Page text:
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Petrus_EW

Member
Joined
Mar 22, 2021
Messages
26
Hello Speedsolving community!​
I want to tell you about this 2-look reduction variant, which I think is the unofficial variant with the lowest algorithm count in Speedsolving. Perfect for methods like Petrus or ZZ. I will explain it to you.​
When using Petrus or ZZ you already have all the edges oriented (EO), in the case of Petrus you must finish the F2L using only 2 generation movements, you can start to assemble and insert for example the BR pair, which leaves you in a situation of F2L -1, at this moment before inserting the last pair, you must get two opposite edges to be in line and parallel to the last pair, this causes a reduction of cases of LPEPLL (it is a subset of LPELL), reducing 6 cases of LPEPLL to only 2. It is only necessary to learn 2 algorithms, insert the last pair and that all edges are permuted.​
What follows is to make an OLC algorithm (it is a subset of OLL) that maintains the permutation of the edges, there are 7 algorithms that do this. Finally, it only remains to recognize the reduced PLL cases that are 4 (Aa, Ab, E, H).​
Please comment your thoughts on this reduction variant.​
 

DNF_Cuber

Member
Joined
Nov 14, 2020
Messages
1,823
Location
Beyond the grave.....
Hello Speedsolving community!​
I want to tell you about this 2-look reduction variant, which I think is the unofficial variant with the lowest algorithm count in Speedsolving. Perfect for methods like Petrus or ZZ. I will explain it to you.​

When using Petrus or ZZ you already have all the edges oriented (EO), in the case of Petrus you must finish the F2L using only 2 generation movements, you can start to assemble and insert for example the BR pair, which leaves you in a situation of F2L -1, at this moment before inserting the last pair, you must get two opposite edges to be in line and parallel to the last pair, this causes a reduction of cases of LPEPLL (it is a subset of LPELL), reducing 6 cases of LPEPLL to only 2. It is only necessary to learn 2 algorithms, insert the last pair and that all edges are permuted.​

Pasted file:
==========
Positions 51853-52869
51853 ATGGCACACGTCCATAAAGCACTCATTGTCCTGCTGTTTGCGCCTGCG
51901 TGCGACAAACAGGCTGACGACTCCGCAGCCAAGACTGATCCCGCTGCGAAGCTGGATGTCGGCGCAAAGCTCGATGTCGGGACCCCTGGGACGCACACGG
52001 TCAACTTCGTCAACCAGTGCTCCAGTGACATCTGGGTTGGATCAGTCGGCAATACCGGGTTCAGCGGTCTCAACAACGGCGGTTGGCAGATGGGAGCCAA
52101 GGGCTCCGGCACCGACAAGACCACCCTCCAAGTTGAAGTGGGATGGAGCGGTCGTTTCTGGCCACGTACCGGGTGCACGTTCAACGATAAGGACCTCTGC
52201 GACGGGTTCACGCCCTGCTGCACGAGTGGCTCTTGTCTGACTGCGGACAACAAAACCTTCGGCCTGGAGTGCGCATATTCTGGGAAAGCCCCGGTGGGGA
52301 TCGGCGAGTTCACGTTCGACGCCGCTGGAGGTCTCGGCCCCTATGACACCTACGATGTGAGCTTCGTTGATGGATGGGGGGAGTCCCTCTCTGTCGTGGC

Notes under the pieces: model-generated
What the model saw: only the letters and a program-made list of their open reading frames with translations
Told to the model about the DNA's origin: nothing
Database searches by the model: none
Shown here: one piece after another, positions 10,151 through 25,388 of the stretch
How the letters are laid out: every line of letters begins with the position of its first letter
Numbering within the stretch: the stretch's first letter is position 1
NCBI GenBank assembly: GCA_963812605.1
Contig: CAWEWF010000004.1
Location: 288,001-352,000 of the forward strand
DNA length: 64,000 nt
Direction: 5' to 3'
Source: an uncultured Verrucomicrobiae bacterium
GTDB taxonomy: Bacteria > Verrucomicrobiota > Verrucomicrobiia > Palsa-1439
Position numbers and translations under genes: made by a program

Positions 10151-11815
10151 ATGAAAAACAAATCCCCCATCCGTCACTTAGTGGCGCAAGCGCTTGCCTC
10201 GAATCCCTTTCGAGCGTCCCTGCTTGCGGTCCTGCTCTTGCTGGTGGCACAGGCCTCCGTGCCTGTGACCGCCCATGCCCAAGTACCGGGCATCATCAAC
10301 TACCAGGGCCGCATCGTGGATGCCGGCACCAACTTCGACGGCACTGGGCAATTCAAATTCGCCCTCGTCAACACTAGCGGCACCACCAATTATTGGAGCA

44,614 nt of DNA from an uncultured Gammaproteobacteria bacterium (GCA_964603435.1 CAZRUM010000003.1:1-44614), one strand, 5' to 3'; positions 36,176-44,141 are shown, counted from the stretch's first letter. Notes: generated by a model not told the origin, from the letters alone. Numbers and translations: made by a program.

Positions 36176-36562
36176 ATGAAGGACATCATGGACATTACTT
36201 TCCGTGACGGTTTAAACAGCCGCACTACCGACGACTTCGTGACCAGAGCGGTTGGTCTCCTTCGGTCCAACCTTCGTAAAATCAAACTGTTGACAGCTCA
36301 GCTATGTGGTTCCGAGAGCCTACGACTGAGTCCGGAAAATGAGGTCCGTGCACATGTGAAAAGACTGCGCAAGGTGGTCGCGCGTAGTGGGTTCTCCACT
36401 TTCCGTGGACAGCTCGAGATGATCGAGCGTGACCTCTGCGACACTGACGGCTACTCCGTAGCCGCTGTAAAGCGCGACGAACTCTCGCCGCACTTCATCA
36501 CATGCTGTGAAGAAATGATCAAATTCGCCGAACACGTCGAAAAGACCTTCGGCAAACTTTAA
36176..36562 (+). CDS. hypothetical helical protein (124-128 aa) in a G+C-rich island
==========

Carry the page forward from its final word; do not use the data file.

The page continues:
What follows is to make an OLC algorithm (it is a subset of OLL) that maintains the permutation of the edges, there are 7 algorithms that do this. Finally, it only remains to recognize the reduced PLL cases that are 4 (Aa, Ab, E, H).​
Please comment your thoughts on this reduction variant.​
that gets you worse cases for PLL, and I would count lpepll as a look in itself
 

Petrus_EW

Member
Joined
Mar 22, 2021
Messages
26
This variant isn't worth using. Just work your way up to OCLL/PLL by starting with OCLL/CP/EPLL
Thank you very much for your suggestion, I know those variants both, OCLL / PLL and OCLL / CP / EPLL. I was just looking for a different variant.​
 

Rouxster

Member
Joined
Oct 13, 2020
Messages
30
Location
India
EG 1 ON 3 by 3
on the wiki, it says that EG 1 is particularly useful for LMCF and and some other method but I think it could be REALLY useful for roux.
keeping the front two pairs swapped can save many moves during blockbuilding, especially if there are many free pairs. Then we can solve the pairs and top layer corners using an EG 1. With usage of wide r moves most of the EG 1s from Jperm.net don't mess up the pairs.
The only problem with this is that predicting EO after EG 1 is quite hard.
PS- If someone has thought about this before, Can you provide me good algs for these cases? the information about these varients is scattered all over the forums so I posted this here just to be sure.
 
Joined
Aug 30, 2020
Messages
912
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On a long train journey, Smashin' PBs one a stop
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EG 1 ON 3 by 3
on the wiki, it says that EG 1 is particularly useful for LMCF and and some other method but I think it could be REALLY useful for roux.
keeping the front two pairs swapped can save many moves during blockbuilding, especially if there are many free pairs. Then we can solve the pairs and top layer corners using an EG 1. With usage of wide r moves most of the EG 1s from Jperm.net don't mess up the pairs.
The only problem with this is that predicting EO after EG 1 is quite hard.